"I feel fortunate that I have been able to defy the odds of this challenging disease given that my mother died of lung cancer although, like me, she never smoked," Harper said in a statement. "And while I have my newfound strength and the opportunity, I want to make lung cancer a disease that people care about and act on. Whether that's educating key decision makers or working for advances in early detection, I am committed to seeing Lung Force succeed in extending and saving women's lives."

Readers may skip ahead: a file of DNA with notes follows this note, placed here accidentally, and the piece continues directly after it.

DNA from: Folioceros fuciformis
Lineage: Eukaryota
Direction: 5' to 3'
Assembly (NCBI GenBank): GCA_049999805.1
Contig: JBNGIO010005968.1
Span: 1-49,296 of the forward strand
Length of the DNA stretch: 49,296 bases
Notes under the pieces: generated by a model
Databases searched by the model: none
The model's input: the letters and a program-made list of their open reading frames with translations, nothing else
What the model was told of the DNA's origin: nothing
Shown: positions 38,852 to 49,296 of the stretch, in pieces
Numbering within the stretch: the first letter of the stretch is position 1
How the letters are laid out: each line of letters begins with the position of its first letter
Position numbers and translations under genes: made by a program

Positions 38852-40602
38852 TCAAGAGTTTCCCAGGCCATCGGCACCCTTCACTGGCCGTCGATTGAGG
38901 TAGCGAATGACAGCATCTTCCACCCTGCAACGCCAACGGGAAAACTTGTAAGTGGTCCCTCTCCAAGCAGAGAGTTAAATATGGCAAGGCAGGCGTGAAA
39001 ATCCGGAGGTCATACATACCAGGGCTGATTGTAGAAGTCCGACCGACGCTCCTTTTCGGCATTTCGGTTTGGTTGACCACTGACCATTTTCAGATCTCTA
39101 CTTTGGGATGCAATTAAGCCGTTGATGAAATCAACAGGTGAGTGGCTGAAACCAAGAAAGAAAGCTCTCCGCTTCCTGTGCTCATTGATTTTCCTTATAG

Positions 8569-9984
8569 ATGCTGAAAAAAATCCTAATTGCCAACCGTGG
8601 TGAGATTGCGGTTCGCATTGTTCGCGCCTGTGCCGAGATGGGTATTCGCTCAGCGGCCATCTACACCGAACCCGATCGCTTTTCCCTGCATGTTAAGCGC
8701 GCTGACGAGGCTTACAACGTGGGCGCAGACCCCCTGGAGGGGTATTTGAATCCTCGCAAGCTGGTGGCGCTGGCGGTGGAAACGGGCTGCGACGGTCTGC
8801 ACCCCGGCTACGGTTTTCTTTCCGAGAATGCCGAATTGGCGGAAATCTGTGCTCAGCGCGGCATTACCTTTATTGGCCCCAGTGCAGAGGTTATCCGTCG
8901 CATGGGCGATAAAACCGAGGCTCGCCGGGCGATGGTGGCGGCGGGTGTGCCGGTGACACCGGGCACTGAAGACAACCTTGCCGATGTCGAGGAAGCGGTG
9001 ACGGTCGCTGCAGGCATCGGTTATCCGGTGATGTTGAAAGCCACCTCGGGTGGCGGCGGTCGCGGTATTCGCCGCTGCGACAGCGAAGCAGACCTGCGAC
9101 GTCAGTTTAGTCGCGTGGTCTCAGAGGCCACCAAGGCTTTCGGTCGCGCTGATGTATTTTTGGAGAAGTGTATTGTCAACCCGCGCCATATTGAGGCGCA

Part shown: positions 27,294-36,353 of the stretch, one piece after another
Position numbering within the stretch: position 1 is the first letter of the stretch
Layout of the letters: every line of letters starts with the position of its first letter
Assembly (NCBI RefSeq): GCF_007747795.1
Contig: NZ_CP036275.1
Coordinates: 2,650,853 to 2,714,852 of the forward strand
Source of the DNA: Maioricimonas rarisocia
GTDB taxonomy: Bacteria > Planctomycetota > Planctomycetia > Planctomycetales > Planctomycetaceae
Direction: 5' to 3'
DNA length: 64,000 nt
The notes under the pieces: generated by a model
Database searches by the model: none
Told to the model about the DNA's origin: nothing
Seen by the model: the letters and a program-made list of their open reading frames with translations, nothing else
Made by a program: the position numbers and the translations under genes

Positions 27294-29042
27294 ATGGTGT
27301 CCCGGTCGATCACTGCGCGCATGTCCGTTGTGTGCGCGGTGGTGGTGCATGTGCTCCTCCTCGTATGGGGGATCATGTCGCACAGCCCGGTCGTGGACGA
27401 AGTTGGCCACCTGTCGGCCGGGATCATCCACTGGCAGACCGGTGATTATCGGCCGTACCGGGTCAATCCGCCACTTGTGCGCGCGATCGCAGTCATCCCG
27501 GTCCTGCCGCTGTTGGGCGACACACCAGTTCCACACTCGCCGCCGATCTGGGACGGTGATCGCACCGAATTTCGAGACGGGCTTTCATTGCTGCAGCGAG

Pickler, when she was 15, lost her grandmother to lung cancer just a day after she was diagnosed. "One of the hardest things I've had to experience was losing my grandmother to lung cancer," Pickler stated. "Not only was she a loving, strong and gracious person, she was also the woman that I called mom. I support Lung Force in the hope that others won't have to lose such amazing women in their lives."
Pickler appears alongside singer Jewel in the first Lung Force public service announcement, which calls on women to understand lung cancer's impact, share what they know with others and join the effort at LungForce.org.